Comparing Antibiotics for Clostridium Difficile in IBD Patients
the MPR take:
Patients with inflammatory bowel disease (IBD) including ulcerative colitis (UC) and Crohn's disease (CD) tend to have worse outcomes when it comes to treatment for Clostridium difficile infection (CDI), but a new study suggests that a regimen with oral vancomycin could lead to fewer readmissions and shorter lengths of hospital stays compared to metronidazole. This retrospective observational study of 114 patients with UC and CD admitted for CDI from January 2006 to December 2010 assessed CDI severity, readmission for CDI within 30 days and 12 weeks, length of stay, colectomy, and death. UC patients with nonsevere CDI had fewer readmissions and shorter lengths of stay with a vancomycin-containing regimen vs. those treated with metronidazole. Although metronidazole is the current standard of care for nonsevere CDI and vancomycin for severe CDI, the authors recommend that patients with UC and CDI should be treated with vancomycin for optimal treatment results.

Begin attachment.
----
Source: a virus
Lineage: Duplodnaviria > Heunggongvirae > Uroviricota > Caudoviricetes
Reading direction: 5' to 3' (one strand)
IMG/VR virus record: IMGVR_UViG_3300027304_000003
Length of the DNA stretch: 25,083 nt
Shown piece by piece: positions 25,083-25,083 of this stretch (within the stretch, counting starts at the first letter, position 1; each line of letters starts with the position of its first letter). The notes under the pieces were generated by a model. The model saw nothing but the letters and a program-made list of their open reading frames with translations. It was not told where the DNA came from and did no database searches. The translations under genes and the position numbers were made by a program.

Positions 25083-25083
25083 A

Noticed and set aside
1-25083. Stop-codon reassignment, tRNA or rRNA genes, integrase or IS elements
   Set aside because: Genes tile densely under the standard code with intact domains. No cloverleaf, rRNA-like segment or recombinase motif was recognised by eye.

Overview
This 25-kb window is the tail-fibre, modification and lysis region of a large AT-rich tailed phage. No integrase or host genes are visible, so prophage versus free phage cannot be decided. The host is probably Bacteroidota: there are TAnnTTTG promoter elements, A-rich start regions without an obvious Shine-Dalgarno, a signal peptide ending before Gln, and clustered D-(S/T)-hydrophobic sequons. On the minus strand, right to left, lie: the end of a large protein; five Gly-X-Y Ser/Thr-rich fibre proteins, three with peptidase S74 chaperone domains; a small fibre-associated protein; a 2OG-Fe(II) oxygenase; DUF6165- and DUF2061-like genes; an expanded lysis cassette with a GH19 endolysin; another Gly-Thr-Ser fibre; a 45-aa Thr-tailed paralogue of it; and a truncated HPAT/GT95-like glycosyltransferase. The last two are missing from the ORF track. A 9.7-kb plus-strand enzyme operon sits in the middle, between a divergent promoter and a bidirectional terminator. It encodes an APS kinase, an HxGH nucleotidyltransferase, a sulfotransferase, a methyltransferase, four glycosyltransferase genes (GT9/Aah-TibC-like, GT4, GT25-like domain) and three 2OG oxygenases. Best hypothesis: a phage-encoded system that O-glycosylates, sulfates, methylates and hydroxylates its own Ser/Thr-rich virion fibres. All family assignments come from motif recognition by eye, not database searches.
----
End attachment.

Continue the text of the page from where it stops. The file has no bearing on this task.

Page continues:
Patients with inflammatory bowel disease (IBD), namely ulcerative colitis (UC) and Crohn's disease (CD), have worse outcomes with Clostridium difficile infection (CDI), including increased readmissions, colectomy, and death. Oral vancomycin is recommended for the treatment of severe CDI, while metronidazole is the standard of care for nonsevere infection.